Dr. Porter graduated from the SUNY Buffalo School of Medicine and BioMedical Sciences in 2000. He completed his residency in Internal Medicine in 2000, and further trained at the University of Pittsburgh Medical Center as a Pulmonary and Critical Care Medicine Fellow. He is board certified in Internal Medicine, Pulmonary Medicine, and Critical Care Medicine. He has been on faculty at the University of Rochester since 2006.
Dr. Porter is interested in the clinical management and the pathogenesis of Idiopathic Pulmonary Fibrosis (IPF). IPF is an incurable and invariably fatal illness, in which lung fibroblast-to-myofibroblast transformation and the pathologic development of fibroblast foci are believed to play critical roles. Myofibroblasts are believed to be the specialized cells responsible for collagen formation and the fibrotic destruction of alveolar lung units. The presence and numbers of fibroblast foci have been directly correlated with mortality in IPF. He is currently a recipient of a CTSI pilot proposal grant investigating novel cell-cell interactions responsible for myofibroblast activation, as well as attempting to identify novel biomarkers which can be used to monitor disease progression and response to therapy.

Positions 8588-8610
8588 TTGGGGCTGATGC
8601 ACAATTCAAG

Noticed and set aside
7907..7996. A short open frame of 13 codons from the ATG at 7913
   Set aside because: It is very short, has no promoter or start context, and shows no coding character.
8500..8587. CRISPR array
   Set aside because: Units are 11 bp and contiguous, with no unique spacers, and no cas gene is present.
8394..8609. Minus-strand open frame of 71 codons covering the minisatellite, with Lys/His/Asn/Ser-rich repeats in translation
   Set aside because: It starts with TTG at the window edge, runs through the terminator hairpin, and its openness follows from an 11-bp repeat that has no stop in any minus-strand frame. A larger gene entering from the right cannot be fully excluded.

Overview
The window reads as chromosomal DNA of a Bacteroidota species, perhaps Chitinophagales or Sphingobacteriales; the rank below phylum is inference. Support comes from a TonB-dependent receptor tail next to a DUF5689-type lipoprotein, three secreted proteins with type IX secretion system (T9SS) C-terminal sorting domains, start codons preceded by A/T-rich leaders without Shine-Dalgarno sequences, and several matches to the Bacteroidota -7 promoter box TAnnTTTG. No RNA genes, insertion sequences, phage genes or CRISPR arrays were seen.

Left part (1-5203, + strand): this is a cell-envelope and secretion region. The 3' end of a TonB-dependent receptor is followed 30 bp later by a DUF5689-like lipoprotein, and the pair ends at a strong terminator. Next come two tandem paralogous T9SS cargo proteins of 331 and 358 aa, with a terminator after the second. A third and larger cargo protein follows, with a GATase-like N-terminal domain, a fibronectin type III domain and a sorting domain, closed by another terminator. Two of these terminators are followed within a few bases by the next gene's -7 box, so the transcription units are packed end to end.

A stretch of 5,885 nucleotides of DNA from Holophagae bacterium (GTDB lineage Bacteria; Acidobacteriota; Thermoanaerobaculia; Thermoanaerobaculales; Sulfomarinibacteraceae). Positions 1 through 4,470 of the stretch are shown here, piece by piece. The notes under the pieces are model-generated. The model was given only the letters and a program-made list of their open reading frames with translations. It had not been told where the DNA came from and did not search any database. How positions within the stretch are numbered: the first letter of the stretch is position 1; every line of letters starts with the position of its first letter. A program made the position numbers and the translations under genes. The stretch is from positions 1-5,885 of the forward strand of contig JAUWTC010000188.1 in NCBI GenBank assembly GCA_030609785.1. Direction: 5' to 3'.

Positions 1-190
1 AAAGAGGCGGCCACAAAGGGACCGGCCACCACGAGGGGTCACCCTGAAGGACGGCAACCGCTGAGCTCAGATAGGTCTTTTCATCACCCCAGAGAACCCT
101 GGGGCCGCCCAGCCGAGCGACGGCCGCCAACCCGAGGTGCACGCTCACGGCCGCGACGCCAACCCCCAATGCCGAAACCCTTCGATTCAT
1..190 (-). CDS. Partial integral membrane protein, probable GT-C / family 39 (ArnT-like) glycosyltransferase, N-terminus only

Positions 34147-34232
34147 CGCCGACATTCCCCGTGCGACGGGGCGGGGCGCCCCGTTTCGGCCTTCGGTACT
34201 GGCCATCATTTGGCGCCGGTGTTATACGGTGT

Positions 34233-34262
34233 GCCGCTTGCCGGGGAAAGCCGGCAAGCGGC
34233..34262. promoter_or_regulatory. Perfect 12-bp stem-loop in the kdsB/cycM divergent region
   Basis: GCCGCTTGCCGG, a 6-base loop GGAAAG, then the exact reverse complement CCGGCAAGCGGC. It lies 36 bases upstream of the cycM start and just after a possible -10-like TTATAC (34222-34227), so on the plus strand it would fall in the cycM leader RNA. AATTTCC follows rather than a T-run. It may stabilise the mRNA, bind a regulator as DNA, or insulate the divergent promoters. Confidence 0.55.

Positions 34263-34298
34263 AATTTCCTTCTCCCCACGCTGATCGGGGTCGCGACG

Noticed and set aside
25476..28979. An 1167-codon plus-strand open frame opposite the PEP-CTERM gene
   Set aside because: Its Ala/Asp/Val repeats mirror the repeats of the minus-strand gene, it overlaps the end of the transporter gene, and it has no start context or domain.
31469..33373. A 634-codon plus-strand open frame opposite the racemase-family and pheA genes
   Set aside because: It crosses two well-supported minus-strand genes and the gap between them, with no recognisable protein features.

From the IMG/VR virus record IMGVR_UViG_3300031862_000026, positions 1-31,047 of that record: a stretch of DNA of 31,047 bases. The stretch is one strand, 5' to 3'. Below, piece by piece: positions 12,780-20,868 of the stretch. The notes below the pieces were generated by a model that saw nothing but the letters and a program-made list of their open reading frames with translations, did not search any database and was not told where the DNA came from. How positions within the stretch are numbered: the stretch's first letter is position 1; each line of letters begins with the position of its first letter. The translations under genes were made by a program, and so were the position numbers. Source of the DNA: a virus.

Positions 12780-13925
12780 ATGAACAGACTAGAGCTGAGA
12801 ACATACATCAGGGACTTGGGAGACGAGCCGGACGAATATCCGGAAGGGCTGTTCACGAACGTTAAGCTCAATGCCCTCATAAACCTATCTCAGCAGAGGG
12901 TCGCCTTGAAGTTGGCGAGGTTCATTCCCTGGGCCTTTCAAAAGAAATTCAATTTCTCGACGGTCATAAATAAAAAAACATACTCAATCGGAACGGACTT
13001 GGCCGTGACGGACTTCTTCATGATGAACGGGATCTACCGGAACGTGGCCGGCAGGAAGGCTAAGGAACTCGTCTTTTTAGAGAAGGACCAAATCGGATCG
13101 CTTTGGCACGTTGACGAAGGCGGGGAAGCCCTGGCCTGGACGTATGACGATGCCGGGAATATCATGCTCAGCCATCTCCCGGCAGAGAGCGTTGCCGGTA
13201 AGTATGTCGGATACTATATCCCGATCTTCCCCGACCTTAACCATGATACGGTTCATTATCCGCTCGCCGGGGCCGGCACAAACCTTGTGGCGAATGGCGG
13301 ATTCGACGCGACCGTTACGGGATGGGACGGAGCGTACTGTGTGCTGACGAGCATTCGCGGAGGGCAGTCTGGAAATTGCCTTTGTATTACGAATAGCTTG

He is a previous recipient of a Kirchenstein NRSA grant investigating the role of Heat Shock Protein 70 as an anti-inflammatory agent in preventing myofibroblast activation.